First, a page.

“It is early on in the illness, when people are still being cared for in the community, that treatments for COVID-19 could have their greatest benefit. The PANORAMIC trial is testing whether novel, promising antiviral treatments help people suffering from COVID in the community recover faster and reduce the need for treatment in hospital. It is critically important that new treatments are tested in people and in the situation where they are intended to be used; joining the PANORAMIC Trial will help ensure people with COVID, and indeed the NHS, get the maximum benefit from these precious treatments.” 



Please contact Chrissy.Sturt@nihr.ac.uk 

Further information on eligibility for the national study can be found on the PANORAMIC website 

Covid rates of infection 

For the most recently updated information, please see the UK Government’s COVID-19 statistics https://coronavirus.data.gov.uk/ 

About Molnupiravir (brand name, Lagevrio) 

In December 2022, PANORAMIC reported that Molnupiravir, the first antiviral to be tested, did not reduce hospitalisations or deaths among higher risk, vaccinated adults with COVID-19 in the community. The treatment was, however, associated with a faster recovery time and reduced viral detection and load – participants who received Molnupiravir reported feeling better compared to those who received usual care, and once well, more often stayed well. 


About Paxlovid  

This COVID-19 antiviral therapy has already received conditional marketing authorisation from the Medicines and Healthcare products Regulatory Agency (MHRA), following an assessment of evidence from earlier studies which showed the drug to be effective in the treatment of COVID-19. Paxlovid is already being rolled out outside of the PANORAMIC study to those at highest risk who test positive for the virus directly through the NHS – including those who are immunocompromised, cancer patients or those with Down’s syndrome.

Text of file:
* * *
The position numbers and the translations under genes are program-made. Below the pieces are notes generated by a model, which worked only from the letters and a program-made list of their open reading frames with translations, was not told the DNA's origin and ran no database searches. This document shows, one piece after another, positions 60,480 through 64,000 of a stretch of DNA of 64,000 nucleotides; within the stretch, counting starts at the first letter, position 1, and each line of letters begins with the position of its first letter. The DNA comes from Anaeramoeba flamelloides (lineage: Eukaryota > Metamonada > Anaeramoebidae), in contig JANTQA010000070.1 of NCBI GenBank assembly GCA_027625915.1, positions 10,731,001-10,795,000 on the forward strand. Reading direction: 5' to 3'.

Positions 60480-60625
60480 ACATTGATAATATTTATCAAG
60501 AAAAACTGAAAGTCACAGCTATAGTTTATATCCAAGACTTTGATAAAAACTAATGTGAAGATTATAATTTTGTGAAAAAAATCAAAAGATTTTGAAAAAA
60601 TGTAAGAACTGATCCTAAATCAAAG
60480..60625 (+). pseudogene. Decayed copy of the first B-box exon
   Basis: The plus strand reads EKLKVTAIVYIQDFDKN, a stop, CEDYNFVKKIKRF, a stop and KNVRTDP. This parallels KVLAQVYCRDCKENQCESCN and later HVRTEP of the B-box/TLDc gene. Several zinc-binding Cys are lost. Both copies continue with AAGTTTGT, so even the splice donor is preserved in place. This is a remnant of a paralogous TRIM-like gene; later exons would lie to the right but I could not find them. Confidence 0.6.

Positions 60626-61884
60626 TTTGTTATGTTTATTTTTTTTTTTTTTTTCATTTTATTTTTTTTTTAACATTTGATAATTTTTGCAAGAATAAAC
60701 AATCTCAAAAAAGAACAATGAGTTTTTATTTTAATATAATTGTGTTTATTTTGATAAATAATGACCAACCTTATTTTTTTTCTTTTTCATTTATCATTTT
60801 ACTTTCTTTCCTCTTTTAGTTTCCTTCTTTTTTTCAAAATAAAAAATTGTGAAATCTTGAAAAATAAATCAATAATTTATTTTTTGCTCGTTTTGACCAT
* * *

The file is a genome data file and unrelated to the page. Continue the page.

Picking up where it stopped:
Antivirals are treatments used to either treat those who are infected with a virus or protect exposed individuals from becoming infected. Whilst vaccines remain the most important first line of defence, antivirals target the virus at an early stage, with the aim of preventing progression to more severe, or even critical, symptoms. 


About the PANORAMIC trial 

Researchers from the University of Oxford, University of Southampton, Cardiff University, University College London, and University of Liverpool are working together with NHS health and social care organisations in England, Scotland, Wales, and Northern Ireland to ensure everyone in the UK who is eligible is able to participate. 

PANORAMIC (Platform Adaptive trial of NOvel antiviRals for eArly treatMent of covid-19 In the Community) has two sub studies – the Post Exposure Prophylaxis sub-study will test whether antiviral agents prevent transmission to people living with someone who gets COVID-19; and a Virology sub-study aims to find out whether the new treatments reduce viral shedding and if using the new drugs cause the virus to become resistant to treatment.  


About the NIHR 

The mission of the National Institute for Health and Care Research (NIHR) is to improve the health and wealth of the nation through research. We do this by: 

  • Funding high quality, timely research that benefits the NHS, public health and social care; 

  • Investing in world-class expertise, facilities and a skilled delivery workforce to translate discoveries into improved treatments and services; 

  • Partnering with patients, service users, carers and communities, improving the relevance, quality and impact of our research; 

  • Attracting, training and supporting the best researchers to tackle complex health and social care challenges; 

  • Collaborating with other public funders, charities and industry to help shape a cohesive and globally competitive research system; 

  • Funding applied global health research and training to meet the needs of the poorest people in low and middle income countries. 

NIHR is funded by the Department of Health and Social Care. Its work in low and middle income countries is principally funded through UK Aid from the UK government. 


About the University of Oxford 

Oxford University has been placed number 1 in the Times Higher Education World University Rankings for the sixth year running, and at the heart of this success is our ground-breaking research and innovation. 

Oxford is world-famous for research excellence and home to some of the most talented people from across the globe. Our work helps the lives of millions, solving real-world problems through a huge network of partnerships and collaborations. The breadth and interdisciplinary nature of our research sparks imaginative and inventive insights and solutions.